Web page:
Eric Jacobsen

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Eric N. Jacobsen (born February 22, 1960, New York, NY) is the Sheldon Emery Professor of Chemistry in the Department of Chemistry and Chemical Biology at Harvard University. He is a prominent figure in the field of organic chemistry and is best known for the development of the Jacobsen epoxidation.

Jacobsen attended New York University for his undergraduate studies and the University of California at Berkeley for graduate school, earning his Ph.D. in 1986 under the tutelage of Robert G. Bergman. He subsequently joined the laboratory of Barry Sharpless, then of MIT, as an NIH Postdoctoral Fellow. He was a faculty member at the University of Illinois at Urbana-Champaign before relocating to Harvard in 1993.

His work includes investigations on selective catalysis, including the design, discovery, and study of systems that mediate fundamentally interesting and useful organic reactions. His laboratory has applied physical-organic chemistry principles to understand the transition structure geometries and molecular recognition events that control reaction selectivity. Asymmetric catalysis, selective carbon-carbon bond formation and cleavage, enzymatic oxidation, enzyme mimetics, and new approaches to catalyst design are all areas of his interest. He has developed enantioselective small-molecule catalysts whose usefulness is demonstrated by aiding the synthesis of biologically important active compounds.[1]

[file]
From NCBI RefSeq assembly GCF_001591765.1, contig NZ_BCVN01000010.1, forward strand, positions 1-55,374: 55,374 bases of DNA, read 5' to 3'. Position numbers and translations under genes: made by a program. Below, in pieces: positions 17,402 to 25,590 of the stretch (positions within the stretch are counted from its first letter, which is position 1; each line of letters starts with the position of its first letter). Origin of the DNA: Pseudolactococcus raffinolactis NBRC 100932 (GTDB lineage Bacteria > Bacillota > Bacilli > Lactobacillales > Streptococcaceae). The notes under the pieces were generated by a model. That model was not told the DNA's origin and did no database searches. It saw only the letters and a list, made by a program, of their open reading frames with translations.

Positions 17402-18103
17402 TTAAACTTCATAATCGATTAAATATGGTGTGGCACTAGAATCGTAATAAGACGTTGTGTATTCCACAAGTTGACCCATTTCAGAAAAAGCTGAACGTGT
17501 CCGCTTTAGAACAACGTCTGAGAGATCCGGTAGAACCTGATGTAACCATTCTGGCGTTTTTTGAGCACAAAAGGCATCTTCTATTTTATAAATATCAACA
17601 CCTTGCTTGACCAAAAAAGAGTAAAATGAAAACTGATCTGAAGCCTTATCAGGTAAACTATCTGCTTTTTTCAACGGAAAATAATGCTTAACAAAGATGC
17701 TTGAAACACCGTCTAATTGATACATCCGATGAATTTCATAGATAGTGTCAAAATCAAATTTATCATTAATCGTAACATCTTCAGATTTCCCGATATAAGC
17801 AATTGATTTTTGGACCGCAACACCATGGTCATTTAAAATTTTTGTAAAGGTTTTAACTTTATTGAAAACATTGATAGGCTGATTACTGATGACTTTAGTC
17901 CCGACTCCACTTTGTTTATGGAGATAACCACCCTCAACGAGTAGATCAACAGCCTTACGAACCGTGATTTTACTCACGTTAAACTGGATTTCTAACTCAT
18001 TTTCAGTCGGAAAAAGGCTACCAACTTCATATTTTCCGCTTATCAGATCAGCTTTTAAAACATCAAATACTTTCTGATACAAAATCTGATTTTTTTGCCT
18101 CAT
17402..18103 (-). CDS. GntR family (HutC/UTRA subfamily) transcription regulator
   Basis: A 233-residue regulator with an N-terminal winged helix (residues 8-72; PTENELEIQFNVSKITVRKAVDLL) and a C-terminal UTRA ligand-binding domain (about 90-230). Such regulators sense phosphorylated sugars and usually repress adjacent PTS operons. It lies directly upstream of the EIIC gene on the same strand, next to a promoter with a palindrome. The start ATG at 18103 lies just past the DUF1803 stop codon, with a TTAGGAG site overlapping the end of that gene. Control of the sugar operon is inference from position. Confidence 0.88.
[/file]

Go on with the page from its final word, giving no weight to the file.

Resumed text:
Notable contributions[edit]

Jacobsen has developed catalysts for asymmetric epoxidation, hydrolytic kinetic resolution and desymmetrization of epoxides, asymmetric pericyclic reactions, and asymmetric additions to imines.


External links[edit]


  1. ^ Harvard University Department of Chemistry and Biological Chemistry Website, Eric N. Jacobsen, last accessed December 19, 2009 (website includes photograph of Eric N. Jacobsen) [1]